The big issue with the LG Optimus L7 P700 is its performance. It’s difficult to tell if this is due to it’s modest 1Ghz processor, a lack of RAM, its implementation of ICS or LG’s Optimus UI. Either way, it can be infuriating to use as it often suffers from seemingly random slow downs and pauses.
Here’s an example. We start up the Gmail app and tap on the first email in the inbox to open it. From tapping to the email to the message appearing onscreen it took a staggering 6.5 seconds – count ’em! Granted this doesn’t happen all the time, but it does happen on a regular basis. In fact, there were times when we though the phone had actually crashed it took so long to respond to our input.
Another symptom is the sluggish feel of touchscreen interactions. Simple tasks, like dragging and dropping shortcuts on the homescreen,
become hugely annoying as the phone often registers a long press as a quick
dab. The result is that you end up launching the same app multiple times
before you get it to recognise that you’re actually trying to just move
the shortcut to a different place on the homescreen.
Its sluggishness was highlighted in our benchmark tests too. In Sunspider it scored a measly 3793, while in Browsermark it racked up a score of just 53372 – not much better than the budget Optimus L3. 3D gaming isn’t really its forte either, as it managed to produce just 20fps in the GLbenchmark 2.1 Egypt standard test.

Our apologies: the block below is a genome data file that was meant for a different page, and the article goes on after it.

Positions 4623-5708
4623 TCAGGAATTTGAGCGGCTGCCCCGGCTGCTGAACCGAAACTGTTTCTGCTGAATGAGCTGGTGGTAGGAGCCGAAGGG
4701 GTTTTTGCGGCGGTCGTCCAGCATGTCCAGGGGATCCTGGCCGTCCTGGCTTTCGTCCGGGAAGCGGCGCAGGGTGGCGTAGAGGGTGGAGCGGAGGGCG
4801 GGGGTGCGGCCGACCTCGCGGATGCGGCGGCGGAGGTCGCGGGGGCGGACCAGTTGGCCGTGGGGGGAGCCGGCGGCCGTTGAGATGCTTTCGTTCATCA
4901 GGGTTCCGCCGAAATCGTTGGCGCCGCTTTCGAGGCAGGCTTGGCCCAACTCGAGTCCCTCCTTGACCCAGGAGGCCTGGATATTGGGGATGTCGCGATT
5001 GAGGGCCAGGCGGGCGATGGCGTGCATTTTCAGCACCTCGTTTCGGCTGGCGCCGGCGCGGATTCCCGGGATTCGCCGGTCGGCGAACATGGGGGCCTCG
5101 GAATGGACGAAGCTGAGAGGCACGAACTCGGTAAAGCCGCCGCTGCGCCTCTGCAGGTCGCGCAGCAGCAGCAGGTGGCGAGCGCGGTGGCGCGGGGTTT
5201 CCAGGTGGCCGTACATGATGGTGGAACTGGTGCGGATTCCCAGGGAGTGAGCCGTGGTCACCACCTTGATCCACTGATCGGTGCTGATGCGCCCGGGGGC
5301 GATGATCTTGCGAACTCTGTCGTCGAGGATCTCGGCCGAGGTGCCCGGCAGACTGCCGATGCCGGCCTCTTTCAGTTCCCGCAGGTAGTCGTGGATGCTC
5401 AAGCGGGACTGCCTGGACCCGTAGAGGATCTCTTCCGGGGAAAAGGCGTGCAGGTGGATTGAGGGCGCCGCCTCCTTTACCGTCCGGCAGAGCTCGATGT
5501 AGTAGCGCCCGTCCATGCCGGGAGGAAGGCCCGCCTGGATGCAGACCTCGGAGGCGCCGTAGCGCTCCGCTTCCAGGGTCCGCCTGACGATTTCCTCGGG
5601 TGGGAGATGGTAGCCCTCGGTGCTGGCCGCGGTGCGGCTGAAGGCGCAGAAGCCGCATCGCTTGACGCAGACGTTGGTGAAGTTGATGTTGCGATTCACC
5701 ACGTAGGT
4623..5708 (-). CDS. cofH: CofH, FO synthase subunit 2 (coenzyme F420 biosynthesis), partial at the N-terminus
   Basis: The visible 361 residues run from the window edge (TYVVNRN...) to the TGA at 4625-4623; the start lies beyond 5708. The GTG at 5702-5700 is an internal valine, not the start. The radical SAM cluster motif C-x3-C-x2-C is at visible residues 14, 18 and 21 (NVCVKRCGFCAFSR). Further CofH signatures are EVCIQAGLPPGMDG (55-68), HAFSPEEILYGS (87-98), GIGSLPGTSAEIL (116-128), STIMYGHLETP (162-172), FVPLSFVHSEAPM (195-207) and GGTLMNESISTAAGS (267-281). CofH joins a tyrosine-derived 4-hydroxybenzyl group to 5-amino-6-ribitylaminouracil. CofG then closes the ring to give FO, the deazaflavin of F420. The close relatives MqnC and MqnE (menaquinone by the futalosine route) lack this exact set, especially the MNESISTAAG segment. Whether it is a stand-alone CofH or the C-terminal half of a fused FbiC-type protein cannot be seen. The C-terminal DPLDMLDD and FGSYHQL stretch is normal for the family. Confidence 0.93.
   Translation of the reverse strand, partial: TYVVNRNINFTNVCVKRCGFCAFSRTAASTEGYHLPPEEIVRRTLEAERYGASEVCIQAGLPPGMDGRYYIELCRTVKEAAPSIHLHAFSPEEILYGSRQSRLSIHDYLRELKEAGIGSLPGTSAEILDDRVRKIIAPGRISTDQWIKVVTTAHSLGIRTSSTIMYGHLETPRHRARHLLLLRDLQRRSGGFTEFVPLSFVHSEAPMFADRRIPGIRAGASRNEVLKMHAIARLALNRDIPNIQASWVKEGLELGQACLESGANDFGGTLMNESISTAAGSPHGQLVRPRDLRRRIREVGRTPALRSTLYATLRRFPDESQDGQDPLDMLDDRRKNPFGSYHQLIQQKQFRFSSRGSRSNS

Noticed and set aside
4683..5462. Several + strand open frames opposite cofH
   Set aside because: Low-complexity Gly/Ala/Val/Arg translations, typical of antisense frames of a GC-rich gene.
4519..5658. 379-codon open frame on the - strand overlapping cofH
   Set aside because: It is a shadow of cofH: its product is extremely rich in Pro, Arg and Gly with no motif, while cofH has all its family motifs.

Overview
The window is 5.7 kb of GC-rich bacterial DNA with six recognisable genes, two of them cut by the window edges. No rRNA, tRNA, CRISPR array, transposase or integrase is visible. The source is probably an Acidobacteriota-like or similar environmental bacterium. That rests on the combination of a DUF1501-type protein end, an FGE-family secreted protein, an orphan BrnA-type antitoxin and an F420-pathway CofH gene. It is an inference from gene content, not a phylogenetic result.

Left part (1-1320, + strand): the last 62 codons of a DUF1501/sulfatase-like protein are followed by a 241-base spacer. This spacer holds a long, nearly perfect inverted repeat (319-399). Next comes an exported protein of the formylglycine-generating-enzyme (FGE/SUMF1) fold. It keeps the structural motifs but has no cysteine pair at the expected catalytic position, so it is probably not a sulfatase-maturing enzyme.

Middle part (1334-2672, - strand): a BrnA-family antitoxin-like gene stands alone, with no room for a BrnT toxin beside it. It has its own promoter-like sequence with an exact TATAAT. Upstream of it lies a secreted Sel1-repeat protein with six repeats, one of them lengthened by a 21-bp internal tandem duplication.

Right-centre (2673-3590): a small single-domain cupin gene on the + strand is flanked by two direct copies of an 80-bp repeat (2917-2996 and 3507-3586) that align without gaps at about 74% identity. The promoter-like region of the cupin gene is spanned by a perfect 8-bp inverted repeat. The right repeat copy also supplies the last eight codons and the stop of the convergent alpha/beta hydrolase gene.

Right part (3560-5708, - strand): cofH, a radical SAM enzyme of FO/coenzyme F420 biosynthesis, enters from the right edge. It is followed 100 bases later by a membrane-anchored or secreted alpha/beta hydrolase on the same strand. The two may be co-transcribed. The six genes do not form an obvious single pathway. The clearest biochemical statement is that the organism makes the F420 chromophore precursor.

Big Screened Fun
The 4.3inch LCD screen may not have the deep black levels of the OLED displays on some other phones, but the combination of its large size and generous resolution of 480 x 800 pixels means that it looks quite impressive, especially compared to the displays on other similarly priced phones.
However, battery life was pretty dire too. It really struggled to get though a whole day of fairly moderate use without needing a recharge in the evening. By modern smartphone standards that’s a very poor showing. On the plus side, call quality was fine. I had no problems hearing people through the ear piece and callers reported that voice quality from the mic was good.
The phone also has NFC built-in, and LG includes a number of NFC tags in the box. You can set the phone up so that these tags cause the phone to switch to a specific profile. For example, you could put a tag on your beside so when the phone is sitting on the table it would automatically switch to a profile that turns off all notification sounds, so as not to disturb you while you sleep, which is neat. And you can of course use the technology for much more besides, like contactless payment, or quickly connecting to other wireless devices.
The camera is fairly decent too. There are both front and rear facing cameras and the rear facing one has a 5.0megapixel sensor. Shutter lag is low, so you can take a snap fairly rapidly. However, once the shot is taken the handset does pause for quite a while to process it before you can shoot another. Nevertheless, it does a good job of producing an even exposure across the frame, detail levels are good and colours quite accurate too. Naturally you can use the camera to shoot video, but this is limited to a maximum resolution of 640 x 480, so you can forget about shooting in HD quality.
The LG Optimus L7 has a stylish design and some good features including NFC support and a large 4.3inch screen. However, its 1Ghz processor seems to be overwhelmed by what LG is asking it to do on this handset and the result is that the phone can be quite tedious to use, as it suffers from lots of random slow downs and pauses. Our advice is to look elsewhere to satisfy your Android craving.